Small Business Success: Innovation helps your business keep up with customers' expectations
Americans, it seems, have become conditioned to expect new and better products all the time. Right now I have a smart phone that performs nearly as many functions as the first computer I owned and does far more than my previous phone. Yet my two-year contract is nearly up and I’m thinking about an upgrade.
Chances are, your customers expect the same from your business.
I have worked with small businesses (and by small I mean usually 15 or fewer employees) for more than 16 years, primarily helping with their advertising needs. Along the way I found there are a number of key ingredients that most successful small businesses have that those who fail don't have. One of those ingredients is innovation.
Sometimes doing the same thing the same way works for years. But often it doesn’t, and the businesses who resist change usually find themselves losing customers. The old adage is that if you’re not moving forward, you’re moving backward. There is no such thing as status quo in the business world.
Your customers expect you to think outside the box
Innovation is especially important for those who manufacture products. Like with cell phones, customers expect new and exciting products all the time. That means time spent in research and development. This can be a nerve-wracking experience for some business owners. The time spent in developing the new product is time that doesn’t earn money (in fact, it often costs money) and there’s no guarantee that the customers will want the newer product. The good news is that when you create a good product, it usually pays for the cost of development many times over.
One of the best ways to decide what products you need to develop is to listen to your customers. If they’re looking for a certain type of product, or suggest changes to an existing product, that’s a good place to start. You can also glean ideas from looking at other similar products (although stealing another person’s design is never a good idea). One client of mine is a furniture manufacturer. He discovered a few furniture catalogs from the early 1900s and used those products as the basis for creating his own unique designs.
A new product isn't always new
Often the “new” product simply is a new twist to an existing product. The newest iPhone, for example, isn’t greatly different from the very first one, but it has new bells and whistles that make it more useful (or at least more fun to play with). Again, your customers will be the best source for deciding what to add or change. If you receive a lot of requests to customize your product in a certain way, then that might be the change you make to create a “new” product.
Sometimes innovation results from a need you have yourself. One of my clients is a metal fabricating business. They discovered that the metal bending machines they purchased weren’t as precise or as heavy duty as they needed, so they built their own bending machine. Requests came in from similar businesses for a machine like theirs and now the bending machine has become a popular sideline to their other products.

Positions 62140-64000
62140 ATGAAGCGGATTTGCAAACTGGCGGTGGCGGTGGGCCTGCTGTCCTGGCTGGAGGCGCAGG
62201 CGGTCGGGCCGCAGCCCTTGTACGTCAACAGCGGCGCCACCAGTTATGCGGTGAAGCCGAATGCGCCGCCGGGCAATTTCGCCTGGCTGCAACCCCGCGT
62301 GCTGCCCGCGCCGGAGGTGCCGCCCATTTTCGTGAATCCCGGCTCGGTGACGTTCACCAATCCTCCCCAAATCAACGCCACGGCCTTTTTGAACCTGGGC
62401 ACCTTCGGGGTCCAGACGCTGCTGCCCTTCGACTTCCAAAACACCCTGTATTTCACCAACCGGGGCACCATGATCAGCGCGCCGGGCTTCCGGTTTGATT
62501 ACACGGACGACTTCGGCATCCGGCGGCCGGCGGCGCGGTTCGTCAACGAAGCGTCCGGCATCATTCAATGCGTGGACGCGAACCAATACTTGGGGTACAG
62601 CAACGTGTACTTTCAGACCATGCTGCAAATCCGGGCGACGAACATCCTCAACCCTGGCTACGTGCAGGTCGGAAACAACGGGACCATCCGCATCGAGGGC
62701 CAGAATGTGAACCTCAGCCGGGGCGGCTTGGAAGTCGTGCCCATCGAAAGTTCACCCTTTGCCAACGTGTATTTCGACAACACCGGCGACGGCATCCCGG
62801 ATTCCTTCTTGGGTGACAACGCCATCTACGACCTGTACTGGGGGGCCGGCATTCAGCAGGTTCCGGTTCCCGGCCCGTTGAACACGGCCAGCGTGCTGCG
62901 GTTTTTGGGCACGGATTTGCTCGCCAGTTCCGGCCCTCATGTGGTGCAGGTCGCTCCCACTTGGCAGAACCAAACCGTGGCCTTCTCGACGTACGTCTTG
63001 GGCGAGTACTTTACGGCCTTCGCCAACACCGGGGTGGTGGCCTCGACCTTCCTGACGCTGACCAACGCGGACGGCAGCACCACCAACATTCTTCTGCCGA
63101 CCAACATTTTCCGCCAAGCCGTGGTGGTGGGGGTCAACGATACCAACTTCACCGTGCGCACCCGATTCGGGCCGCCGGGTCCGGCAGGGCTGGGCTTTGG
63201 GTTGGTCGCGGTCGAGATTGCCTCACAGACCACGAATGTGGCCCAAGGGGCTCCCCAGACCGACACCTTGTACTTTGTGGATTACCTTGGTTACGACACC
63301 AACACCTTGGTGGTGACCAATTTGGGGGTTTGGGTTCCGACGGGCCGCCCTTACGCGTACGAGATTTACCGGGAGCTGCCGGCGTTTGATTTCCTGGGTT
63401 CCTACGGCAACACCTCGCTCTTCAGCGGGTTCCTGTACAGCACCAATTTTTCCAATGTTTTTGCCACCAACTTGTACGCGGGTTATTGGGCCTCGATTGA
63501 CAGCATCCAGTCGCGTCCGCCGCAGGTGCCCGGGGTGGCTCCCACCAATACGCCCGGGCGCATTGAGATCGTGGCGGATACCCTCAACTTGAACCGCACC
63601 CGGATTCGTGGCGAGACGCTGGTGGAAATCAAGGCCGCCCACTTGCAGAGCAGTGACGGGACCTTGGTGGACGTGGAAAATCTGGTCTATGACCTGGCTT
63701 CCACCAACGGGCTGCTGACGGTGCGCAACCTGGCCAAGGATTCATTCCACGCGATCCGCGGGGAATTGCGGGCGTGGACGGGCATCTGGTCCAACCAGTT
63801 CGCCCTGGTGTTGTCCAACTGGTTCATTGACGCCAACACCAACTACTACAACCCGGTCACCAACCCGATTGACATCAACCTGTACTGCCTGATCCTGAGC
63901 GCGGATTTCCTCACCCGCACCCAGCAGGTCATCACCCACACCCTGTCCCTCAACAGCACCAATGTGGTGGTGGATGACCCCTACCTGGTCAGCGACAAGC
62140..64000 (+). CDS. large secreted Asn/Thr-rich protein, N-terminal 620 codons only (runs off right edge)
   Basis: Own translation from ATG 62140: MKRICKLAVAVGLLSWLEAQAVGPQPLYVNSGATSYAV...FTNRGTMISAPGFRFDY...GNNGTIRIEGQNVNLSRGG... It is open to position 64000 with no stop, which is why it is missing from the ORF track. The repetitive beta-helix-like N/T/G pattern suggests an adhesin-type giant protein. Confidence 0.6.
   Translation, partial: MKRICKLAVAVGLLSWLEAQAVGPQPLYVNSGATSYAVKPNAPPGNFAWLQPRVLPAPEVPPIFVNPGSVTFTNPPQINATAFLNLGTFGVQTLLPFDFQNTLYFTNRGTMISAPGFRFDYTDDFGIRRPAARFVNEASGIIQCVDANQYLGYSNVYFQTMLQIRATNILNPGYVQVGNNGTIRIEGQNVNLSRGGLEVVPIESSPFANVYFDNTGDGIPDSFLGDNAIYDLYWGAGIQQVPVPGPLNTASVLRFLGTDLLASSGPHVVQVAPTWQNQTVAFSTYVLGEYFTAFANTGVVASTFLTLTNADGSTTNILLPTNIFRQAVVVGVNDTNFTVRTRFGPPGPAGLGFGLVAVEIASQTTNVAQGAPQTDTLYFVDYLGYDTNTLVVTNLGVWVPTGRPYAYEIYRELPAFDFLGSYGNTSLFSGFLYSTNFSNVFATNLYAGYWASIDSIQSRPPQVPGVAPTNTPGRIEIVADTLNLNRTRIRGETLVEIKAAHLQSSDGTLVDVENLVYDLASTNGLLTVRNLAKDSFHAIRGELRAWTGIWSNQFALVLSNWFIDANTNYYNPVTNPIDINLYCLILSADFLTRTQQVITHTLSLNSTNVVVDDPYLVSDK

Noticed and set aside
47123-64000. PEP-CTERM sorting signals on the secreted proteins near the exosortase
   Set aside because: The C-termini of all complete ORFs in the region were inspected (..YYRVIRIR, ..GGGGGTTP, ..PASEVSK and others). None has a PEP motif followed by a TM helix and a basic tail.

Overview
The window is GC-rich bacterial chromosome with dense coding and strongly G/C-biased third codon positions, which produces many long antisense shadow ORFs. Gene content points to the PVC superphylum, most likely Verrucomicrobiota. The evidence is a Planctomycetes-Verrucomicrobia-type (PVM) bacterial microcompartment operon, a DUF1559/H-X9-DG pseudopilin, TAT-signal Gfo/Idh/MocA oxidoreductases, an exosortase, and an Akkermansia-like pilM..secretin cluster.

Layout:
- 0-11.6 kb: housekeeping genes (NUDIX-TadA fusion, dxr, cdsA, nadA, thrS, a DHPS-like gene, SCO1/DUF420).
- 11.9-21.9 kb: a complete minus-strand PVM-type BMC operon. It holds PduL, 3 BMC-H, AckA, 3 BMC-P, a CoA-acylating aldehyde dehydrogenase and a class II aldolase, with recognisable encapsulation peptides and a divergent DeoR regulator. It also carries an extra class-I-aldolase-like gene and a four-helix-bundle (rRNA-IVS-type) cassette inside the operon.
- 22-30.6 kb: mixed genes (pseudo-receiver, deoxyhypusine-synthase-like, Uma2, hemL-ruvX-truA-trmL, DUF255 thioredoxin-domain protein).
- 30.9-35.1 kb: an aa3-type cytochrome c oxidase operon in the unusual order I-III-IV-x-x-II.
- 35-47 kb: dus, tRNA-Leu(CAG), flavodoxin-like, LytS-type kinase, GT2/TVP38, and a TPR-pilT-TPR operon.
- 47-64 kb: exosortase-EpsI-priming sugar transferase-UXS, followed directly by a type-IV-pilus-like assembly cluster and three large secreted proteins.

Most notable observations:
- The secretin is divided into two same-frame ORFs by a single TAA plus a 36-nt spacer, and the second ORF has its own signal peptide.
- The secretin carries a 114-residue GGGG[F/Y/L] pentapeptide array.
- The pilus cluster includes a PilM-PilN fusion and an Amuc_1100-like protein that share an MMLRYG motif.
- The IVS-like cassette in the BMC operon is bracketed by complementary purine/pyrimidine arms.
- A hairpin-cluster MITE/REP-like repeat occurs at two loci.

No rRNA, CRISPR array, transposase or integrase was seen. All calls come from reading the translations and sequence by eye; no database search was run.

Sometimes creating a “new” product is as simple as redesigning the packaging. I’m currently revising a catalog for a client to include their new products. But I discovered that many of new products are just the old ones with new labels or redesigned boxes. A bolder, brighter label or box will attract the attention of new customers, meaning your existing product will seem new to them.
New products can help sell your existing products
An interesting side benefit of innovation frequently is increased sales of existing products. My furniture manufacturing client exhibits annually at a large furniture expo that is attended by many of the same furniture buyers year after year. He always creates new products to pique their interest. Often sales from these new products are minimal, but customers drawn to his display booth by the innovative products linger to look at his existing product line and decide those better meet their needs.
Innovation is about more than just products
But innovation isn’t just for manufacturers. Retail stores also need to constantly think of new products to offer customers as well as innovative ways of displaying them. One retail client of mine constantly scours product catalogs and sales papers from vendors to find new products to provide for her customers. Sometimes it’s the same type of product but from a different vendor who offers a wider selection or better quality or a lower price.
Some retail stores also frequently change how and where their items are displayed. Moving a certain item to the front of the store where customers see it as they enter, or placing it near the checkout line, can result in an instant jump in sales of that product.
Even those who offer a service benefit from innovation. A friend of mine is a talented portrait photographer whose portfolio of unique settings and photos attracts many new clients. Yet she constantly strives to find different settings, creative ways to group families and new camera angles. That innovation not only makes her clients happy, it attracts new customers.
Innovation takes time and money, but it is a key ingredient to make a business successful, both today and for many years to come.